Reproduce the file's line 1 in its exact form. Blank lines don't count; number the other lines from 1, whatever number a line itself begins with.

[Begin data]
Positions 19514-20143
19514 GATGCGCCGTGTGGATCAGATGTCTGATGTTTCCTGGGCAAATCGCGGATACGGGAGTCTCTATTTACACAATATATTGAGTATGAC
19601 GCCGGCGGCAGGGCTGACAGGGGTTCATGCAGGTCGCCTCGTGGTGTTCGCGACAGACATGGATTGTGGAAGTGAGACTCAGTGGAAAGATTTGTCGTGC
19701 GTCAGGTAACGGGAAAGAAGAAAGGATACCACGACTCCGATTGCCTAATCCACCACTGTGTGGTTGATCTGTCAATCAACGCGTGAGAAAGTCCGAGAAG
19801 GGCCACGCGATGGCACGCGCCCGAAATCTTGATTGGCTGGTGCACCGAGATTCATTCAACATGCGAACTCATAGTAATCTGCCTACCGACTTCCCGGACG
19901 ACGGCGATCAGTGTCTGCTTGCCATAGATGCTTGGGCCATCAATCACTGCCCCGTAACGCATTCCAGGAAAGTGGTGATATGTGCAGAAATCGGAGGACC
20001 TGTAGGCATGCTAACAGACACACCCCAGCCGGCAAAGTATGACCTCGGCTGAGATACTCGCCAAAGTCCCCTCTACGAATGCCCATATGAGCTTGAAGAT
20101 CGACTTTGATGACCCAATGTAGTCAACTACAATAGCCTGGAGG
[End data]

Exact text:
Positions 19514-20143